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Bamboo is fully sustainable


In China, as elsewhere in the world where bamboo is cultivated, bamboo forms a very
dense root mat. Bamboo does not have a tap root like trees but has a root mass like other grasses. Bamboo is also partly deciduous with a lot of leaf and culm sheath drop and subsequent rejuvenation. Therefore the bamboo forest floor is constantly covered with a thick cover of leaf mulch which, in turn, breaks down and naturally composts the soil. During heavy rain, any run off water is quite clear and clean, even on steep mountainsides, bearing testament to an almost complete lack of erosion. Many of the bamboo forests have been there for hundreds of years without any need to replant them as they naturally constantly regenerate themselves with new shoots every year, even with regular harvesting of mature timber.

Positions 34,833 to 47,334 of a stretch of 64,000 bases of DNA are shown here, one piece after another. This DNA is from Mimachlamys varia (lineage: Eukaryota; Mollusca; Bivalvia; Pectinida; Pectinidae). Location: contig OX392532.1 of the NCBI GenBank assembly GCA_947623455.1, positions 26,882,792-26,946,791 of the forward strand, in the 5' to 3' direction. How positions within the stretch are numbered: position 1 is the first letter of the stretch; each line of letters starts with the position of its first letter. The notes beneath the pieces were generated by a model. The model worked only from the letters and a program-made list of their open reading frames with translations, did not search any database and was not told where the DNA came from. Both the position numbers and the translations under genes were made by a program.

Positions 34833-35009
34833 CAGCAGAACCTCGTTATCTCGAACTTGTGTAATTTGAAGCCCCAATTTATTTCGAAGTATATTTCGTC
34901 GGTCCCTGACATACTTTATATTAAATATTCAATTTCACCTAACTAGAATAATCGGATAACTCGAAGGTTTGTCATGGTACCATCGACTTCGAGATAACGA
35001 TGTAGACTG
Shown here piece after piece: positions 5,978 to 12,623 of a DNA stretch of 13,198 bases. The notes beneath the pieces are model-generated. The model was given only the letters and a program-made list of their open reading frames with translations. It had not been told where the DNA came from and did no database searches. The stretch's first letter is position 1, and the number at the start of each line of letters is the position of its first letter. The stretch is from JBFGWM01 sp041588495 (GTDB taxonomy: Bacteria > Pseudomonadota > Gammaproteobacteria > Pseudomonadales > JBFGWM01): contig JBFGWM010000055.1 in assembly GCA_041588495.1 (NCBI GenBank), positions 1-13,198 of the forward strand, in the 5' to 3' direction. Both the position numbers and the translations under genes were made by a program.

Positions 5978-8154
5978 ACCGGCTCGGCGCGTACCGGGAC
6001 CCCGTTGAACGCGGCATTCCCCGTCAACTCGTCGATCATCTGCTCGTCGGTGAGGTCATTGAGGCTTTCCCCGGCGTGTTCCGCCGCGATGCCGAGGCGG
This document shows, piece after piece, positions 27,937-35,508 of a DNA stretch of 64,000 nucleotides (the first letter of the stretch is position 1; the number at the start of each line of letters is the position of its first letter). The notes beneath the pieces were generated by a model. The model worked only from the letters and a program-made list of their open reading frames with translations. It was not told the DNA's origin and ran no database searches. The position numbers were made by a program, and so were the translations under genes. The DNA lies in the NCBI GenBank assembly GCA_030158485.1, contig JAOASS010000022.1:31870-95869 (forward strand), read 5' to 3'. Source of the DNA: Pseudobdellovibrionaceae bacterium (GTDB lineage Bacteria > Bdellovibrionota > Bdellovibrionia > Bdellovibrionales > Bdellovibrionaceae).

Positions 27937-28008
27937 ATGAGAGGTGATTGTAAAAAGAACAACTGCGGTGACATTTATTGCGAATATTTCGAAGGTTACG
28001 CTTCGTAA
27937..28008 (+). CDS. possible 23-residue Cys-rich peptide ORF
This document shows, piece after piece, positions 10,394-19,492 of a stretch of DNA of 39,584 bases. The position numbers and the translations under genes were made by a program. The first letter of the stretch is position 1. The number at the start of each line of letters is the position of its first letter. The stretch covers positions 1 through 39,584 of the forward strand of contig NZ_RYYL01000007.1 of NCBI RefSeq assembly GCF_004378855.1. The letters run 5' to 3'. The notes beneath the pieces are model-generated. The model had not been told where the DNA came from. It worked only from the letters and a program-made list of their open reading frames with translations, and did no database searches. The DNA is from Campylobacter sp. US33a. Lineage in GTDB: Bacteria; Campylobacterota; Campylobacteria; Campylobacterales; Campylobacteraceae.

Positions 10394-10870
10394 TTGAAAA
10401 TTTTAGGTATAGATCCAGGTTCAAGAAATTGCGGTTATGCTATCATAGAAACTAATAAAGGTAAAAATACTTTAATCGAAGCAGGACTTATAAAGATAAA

In China the bamboo forests are largely very well managed according to a well founded agronomic practice, even those on remote mountainsides. Every year, every new culm is marked with its year of emergence so that it can subsequently be harvested in the right year to yield timber of the best possible quality.

Bamboo yarns and textiles are produced without the use of dangerous toxic chemicals and no polluting residues remain in the cloth when it finally wears out and is discarded. It comes from nature and is returned to nature in a smooth natural cycle. It has been grown and husbanded for thousands of years and can continue to be husbanded for many more thousand years without environmental degradation. This is what is meant by complete sustainability. Very few crops can make this claim.